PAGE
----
Why volunteer? Many other jobs have better pay and benefits. More equipment and resources as well, the further south you travel.

I have done volunteer work in places like Samoa, Fiji and, for the last ten years, New Zealand.

There are obvious differences: Samoa and Fiji have fewer people (one million+) than NZ (nearing five million), are smaller island economies, and much less funding and resources.

Yet, from personal experience, the volunteer sector there is just as committed, and just as stressful, rewarding and exciting.

I believe job satisfaction comes into it more than we might realise. This is not to say life as a volunteer is perfect, far from it.

Who hasn’t had days when you end up frustrated, and just want to ….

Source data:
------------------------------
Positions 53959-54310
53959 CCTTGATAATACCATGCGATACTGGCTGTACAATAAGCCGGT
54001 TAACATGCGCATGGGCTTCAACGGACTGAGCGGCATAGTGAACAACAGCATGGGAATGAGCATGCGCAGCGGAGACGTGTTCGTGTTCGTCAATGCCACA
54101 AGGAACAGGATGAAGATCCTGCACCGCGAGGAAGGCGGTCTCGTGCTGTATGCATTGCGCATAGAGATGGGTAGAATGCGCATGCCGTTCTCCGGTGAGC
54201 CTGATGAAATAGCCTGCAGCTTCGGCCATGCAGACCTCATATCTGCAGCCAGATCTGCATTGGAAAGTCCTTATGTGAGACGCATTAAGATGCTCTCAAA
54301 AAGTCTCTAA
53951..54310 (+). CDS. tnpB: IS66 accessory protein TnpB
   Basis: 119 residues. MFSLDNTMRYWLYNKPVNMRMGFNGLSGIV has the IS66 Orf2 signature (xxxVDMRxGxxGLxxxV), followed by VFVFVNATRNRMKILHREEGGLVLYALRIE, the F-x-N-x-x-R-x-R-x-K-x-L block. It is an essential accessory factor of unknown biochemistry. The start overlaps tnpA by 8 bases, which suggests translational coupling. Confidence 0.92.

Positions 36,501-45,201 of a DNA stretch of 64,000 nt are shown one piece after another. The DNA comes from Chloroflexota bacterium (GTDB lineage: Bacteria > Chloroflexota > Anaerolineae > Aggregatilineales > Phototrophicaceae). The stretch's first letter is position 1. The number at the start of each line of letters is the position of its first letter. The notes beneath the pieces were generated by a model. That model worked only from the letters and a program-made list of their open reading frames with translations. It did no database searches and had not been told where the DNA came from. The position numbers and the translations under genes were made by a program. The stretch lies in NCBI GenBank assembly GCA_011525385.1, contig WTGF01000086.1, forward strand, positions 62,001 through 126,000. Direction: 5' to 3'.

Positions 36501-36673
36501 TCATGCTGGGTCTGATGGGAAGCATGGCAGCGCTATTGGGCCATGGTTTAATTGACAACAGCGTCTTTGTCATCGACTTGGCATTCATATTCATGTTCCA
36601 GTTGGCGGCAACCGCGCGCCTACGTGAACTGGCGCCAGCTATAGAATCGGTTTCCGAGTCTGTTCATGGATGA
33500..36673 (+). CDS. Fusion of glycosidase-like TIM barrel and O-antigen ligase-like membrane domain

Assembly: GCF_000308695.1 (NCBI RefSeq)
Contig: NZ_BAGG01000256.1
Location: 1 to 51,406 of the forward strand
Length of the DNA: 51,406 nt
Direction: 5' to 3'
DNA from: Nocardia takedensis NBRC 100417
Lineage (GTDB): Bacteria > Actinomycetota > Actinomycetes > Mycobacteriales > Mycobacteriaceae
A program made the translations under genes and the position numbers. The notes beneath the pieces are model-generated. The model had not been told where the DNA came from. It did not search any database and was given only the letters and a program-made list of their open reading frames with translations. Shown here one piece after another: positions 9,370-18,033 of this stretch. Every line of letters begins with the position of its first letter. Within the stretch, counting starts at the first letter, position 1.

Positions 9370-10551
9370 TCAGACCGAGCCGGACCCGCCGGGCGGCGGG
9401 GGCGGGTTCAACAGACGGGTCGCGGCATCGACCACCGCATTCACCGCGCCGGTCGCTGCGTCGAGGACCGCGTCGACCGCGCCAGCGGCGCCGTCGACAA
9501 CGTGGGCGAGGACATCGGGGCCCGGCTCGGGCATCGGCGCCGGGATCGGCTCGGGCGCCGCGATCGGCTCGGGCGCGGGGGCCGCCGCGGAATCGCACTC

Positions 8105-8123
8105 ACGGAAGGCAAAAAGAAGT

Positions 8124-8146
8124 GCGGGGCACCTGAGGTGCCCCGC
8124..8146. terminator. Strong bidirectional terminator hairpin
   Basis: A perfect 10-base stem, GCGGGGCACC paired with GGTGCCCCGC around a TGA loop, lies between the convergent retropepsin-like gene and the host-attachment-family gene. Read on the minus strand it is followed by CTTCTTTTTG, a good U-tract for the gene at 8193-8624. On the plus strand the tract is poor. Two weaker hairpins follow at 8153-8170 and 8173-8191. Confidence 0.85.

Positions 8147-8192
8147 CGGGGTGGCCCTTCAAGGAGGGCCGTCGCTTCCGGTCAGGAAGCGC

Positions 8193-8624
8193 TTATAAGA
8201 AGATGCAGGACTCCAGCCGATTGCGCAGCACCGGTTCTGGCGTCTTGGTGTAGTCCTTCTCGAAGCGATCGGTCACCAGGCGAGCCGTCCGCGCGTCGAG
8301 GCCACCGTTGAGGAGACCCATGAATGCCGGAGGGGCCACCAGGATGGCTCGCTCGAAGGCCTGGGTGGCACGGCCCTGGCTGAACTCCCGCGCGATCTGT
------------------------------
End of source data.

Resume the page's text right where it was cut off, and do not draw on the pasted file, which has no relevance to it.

Anyway, I believe we, individually and as a community, place a high value on volunteering because it uses something more precious than money and materials.

It requires your time. You will never get it back.

You can make more money somewhere else. And you can build something over and over again.

But what a volunteer gives up, for someone else, has its own value.

As a volunteer, and currently as a manager of volunteers, I get to work with some awesome, committed young people who are giving up their time and expertise on a cause that they are most passionate about.

Volunteers come from all backgrounds.

They join for various reasons, and stay for different lengths of time, but their work is building a culture of volunteering that we should be proud of, wherever they serve.

Whether you work as a volunteer fulltime, or in between other responsibilities, it all adds up.

I hope more people think of volunteering in their community. Someone, somewhere, will thank you for it.

Cathy Aiavao
Cathy Aiavao, Board Member – Pacific Peoples

Cathy works for the youth development organisation Youthline. Before returning to New Zealand 10 years ago, she spent 20+ years in Fiji and Samoa, as a volunteer and in airline services.